​He was a very keen sportsman and ran a Salvation Army boys club, coaching swimming and umpiring cricket. His main gift was an incredible eye that was able to spot structural imbalances and identify where these originated. With a few very simple and gentle moves, he would start the process of repair immediately, often without the client realising that anything had changed.

​The results of his treatments spoke for themselves, however, and Bowen was, without doubt, the busiest therapist of his time, treating by his own estimates around 13,000 clients a year, with most of these being first or second treatments. People would travel for hundreds of miles to see him, often in long-term pain, and would be corrected in a couple of sessions.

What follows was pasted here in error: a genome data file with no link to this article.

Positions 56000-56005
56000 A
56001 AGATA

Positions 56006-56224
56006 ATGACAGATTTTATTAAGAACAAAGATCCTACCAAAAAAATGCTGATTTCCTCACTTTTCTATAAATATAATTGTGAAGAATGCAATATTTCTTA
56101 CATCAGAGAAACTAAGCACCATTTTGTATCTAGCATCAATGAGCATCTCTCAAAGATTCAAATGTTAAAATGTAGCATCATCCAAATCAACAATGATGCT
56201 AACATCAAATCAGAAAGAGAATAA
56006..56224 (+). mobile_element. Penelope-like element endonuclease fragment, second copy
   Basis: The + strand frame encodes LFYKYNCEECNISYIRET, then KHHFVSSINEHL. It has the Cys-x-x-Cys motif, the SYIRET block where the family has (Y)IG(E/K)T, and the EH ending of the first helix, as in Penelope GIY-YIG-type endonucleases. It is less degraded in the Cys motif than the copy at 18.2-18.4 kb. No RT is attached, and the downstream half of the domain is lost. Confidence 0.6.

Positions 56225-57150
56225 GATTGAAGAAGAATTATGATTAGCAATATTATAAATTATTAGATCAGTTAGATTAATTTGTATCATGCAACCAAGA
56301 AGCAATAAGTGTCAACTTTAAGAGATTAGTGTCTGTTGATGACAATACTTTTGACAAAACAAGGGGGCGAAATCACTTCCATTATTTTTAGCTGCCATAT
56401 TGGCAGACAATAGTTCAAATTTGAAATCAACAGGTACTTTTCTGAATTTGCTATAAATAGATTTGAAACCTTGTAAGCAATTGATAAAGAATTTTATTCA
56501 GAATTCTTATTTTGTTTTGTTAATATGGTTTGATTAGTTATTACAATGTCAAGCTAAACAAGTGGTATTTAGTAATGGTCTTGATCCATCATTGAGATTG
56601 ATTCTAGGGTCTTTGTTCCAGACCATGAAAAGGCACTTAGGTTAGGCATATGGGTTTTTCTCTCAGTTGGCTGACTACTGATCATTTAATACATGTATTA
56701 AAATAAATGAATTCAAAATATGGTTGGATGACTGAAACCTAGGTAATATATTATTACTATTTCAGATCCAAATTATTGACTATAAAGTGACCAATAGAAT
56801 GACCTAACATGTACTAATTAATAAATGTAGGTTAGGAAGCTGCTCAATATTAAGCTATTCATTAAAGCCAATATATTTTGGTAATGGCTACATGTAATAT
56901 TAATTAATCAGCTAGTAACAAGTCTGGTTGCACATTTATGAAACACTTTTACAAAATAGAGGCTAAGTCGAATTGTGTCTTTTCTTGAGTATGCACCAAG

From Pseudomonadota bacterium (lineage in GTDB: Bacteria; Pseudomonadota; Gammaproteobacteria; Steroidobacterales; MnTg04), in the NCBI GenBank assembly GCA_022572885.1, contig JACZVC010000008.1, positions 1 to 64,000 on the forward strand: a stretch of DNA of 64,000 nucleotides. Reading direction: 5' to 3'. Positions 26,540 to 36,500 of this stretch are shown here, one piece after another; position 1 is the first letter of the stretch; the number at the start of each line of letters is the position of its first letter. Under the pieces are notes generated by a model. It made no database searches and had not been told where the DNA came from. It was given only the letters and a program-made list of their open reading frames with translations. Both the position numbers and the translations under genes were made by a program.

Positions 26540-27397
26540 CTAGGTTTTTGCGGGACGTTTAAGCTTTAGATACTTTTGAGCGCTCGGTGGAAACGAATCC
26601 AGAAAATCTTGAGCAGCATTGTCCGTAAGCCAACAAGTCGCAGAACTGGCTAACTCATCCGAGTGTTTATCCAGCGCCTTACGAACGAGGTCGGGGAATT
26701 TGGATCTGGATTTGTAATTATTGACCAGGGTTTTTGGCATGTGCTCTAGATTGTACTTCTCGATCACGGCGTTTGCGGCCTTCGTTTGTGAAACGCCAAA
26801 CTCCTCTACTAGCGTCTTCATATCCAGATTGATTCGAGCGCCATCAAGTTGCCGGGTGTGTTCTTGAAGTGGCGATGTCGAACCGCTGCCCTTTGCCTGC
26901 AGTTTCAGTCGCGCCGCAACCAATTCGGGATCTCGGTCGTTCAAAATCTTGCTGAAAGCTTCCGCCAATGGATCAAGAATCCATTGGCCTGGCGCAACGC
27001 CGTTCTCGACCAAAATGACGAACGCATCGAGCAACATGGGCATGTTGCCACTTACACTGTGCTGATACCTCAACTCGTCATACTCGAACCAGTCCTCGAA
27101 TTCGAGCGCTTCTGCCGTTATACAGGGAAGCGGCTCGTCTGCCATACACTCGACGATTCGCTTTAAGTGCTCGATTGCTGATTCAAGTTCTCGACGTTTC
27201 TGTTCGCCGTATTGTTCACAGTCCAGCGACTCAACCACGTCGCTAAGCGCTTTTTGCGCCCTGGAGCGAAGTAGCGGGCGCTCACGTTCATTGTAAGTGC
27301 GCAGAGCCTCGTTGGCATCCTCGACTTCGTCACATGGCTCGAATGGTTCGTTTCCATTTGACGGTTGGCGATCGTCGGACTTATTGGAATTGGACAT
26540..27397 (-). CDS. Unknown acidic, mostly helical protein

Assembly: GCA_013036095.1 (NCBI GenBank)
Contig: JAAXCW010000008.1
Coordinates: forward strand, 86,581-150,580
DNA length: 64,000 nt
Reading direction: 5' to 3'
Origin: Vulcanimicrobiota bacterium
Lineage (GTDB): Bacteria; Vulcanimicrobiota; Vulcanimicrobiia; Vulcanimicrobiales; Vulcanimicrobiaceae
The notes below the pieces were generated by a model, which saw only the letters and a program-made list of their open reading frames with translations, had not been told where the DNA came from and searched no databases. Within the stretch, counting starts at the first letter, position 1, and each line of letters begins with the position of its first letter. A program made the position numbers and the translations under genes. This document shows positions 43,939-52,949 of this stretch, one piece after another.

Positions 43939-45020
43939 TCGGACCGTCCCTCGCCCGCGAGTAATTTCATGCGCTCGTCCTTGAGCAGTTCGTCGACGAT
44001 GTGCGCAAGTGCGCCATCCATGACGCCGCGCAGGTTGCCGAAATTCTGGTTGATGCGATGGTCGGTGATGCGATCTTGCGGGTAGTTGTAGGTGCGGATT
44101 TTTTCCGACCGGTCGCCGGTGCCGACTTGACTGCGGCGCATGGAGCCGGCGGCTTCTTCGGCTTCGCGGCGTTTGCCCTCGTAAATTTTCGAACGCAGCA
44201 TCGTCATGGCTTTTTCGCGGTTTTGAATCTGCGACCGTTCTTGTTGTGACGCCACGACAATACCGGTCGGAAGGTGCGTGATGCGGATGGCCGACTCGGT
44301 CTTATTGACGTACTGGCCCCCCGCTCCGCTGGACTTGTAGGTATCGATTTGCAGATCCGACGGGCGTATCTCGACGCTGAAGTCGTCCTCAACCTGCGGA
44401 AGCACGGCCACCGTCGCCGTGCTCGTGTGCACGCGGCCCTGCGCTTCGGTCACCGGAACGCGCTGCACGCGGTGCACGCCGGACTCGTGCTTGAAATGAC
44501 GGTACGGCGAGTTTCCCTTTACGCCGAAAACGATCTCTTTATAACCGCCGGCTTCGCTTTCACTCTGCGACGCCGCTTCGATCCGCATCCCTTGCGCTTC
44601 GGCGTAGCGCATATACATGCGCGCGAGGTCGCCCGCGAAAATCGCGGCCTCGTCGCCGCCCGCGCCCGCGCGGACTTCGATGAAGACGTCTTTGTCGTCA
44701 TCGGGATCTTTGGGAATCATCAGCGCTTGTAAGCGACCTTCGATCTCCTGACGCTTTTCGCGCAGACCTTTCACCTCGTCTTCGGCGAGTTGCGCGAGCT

​He died in 1982 at the relatively early age of 62 after losing both legs to diabetes. Eight men who he referred to as his ‘boys’ observed his methods over the years. One man, Ossie Rentsch, went on to teach his interpretation of some of Bowen’s moves, although Bowen himself suggested that he had only ever shown them 10% of what was possible.

​The Bowen Technique is a remedial therapy that is applied by the therapist applying gentle pressure to soft tissue with fingers and thumbs. There is no deep tissue work or high-velocity thrust movements as in chiropractic and there is no massaging of areas, so, therefore, no friction.